Mary of Guise, powerful in both France and Scotland, was an important figure in the complicated dynastic struggles between Tudor and Stewart houses. Born in 1515 she was married at 18 to the Duke of Longueville but widowed three years later with one surviving son. She refused the suit of Henry VIII and married his nephew James V who wished to strengthen the Auld Alliance with France and the Catholic faith in Scotland. Their two sons died young and after defeat by the English at Solway Moss James died just six days after his daughter Mary was born.
After much political activity, complicated by the rise of Protestantism in Scotland and changing of sides by several key figures, Mary of Guise became Regent for her daughter who was promised to the Dauphin and living safely in France. Mary set up her court in Parliament Street and her palace in Rotten Row, now Water Street.
French troops came to Mary’s aid on more than one occasion but increasing support for the Protestant faith resulted in the signing in 1559 of the Articles of Leith supporting religious tolerance in Scotland. Mary thus failed to maintain Scotland as a Catholic country for her daughter. After a final defeat by the English in 1560, Mary of Guise died and her daughter Mary, now widowed, became the Catholic Queen of a Protestant nation.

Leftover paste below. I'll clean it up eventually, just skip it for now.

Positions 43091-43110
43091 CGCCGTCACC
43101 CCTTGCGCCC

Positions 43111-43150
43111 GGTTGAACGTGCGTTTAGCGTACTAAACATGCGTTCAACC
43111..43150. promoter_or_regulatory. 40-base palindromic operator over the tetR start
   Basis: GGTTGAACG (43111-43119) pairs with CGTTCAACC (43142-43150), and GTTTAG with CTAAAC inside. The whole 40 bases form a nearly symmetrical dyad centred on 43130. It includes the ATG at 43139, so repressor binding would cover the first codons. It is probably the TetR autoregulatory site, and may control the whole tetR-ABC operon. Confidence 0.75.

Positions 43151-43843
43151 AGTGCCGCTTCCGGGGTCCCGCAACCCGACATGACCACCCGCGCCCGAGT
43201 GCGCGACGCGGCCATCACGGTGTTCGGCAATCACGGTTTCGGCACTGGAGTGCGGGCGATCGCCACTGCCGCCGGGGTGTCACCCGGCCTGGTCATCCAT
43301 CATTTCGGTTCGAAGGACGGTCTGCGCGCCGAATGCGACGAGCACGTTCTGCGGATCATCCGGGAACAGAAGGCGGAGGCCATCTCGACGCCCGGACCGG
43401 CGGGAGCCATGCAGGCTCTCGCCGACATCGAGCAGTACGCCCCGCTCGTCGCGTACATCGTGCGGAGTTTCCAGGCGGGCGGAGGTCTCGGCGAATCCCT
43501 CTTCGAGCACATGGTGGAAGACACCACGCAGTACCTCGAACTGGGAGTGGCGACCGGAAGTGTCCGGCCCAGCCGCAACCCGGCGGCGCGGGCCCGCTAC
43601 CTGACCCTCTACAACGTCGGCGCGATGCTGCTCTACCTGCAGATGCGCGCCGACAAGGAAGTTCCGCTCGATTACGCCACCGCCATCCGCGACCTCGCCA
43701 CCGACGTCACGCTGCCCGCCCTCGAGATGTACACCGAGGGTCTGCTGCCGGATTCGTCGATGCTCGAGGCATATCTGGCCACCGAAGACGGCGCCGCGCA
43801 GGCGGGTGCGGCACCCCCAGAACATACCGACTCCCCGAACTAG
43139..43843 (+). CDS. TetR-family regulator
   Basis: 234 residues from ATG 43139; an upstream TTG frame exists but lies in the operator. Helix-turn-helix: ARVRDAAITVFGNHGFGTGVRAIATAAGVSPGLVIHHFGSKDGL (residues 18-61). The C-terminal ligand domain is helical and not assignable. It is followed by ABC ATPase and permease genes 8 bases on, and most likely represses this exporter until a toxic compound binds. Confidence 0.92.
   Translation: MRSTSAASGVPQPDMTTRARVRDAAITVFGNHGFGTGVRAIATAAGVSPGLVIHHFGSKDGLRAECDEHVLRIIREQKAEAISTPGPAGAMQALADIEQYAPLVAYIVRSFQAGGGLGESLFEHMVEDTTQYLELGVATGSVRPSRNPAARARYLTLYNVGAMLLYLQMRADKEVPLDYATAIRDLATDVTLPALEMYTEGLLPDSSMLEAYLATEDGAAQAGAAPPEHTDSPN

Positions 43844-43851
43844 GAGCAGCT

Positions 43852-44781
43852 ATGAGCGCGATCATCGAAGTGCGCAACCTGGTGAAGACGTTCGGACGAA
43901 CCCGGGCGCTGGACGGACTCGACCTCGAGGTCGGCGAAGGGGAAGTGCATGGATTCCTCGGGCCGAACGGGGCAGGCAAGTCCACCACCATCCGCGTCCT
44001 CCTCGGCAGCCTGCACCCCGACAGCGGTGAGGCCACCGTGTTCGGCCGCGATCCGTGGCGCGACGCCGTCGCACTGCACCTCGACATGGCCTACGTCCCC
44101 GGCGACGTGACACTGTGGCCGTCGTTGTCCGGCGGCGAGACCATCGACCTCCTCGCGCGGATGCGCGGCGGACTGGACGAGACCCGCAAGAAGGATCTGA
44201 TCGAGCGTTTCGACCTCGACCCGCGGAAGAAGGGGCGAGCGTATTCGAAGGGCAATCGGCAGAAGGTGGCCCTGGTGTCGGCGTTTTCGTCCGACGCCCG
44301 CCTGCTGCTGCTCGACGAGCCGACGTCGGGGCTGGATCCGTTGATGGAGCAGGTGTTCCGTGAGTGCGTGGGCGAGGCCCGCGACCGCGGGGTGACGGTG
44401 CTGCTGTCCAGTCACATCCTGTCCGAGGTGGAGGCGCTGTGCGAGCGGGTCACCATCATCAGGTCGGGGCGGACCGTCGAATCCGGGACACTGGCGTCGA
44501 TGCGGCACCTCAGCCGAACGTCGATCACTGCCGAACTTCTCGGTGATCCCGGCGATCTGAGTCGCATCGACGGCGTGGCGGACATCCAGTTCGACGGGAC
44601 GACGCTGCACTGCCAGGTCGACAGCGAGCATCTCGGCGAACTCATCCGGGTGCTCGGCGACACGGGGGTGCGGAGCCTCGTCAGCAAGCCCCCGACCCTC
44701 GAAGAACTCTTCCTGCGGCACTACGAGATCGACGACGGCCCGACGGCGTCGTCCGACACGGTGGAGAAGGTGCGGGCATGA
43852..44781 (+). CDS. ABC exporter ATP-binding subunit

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Turn round and walk back down Parliament Street to the junction with Coalhill. Turn left and continue along Coalhill for 300 metres. Coalhill changes its name to Sheriff Brae about halfway along. At the end of Sheriff Brae turn right on to Mill Lane. Walk about 250 metres to the end of Mill Lane at Great Junction Street. Turn right on Great Junction Street and walk for about 230 metres passing over the bridge over the Water of Leith (the street changes its name to North Junction Street after the traffic lights). The Norwegian church is on the left.
Picture Credits: Denise Fisher, Friederike Brezing/Edinburgh4Europe 2021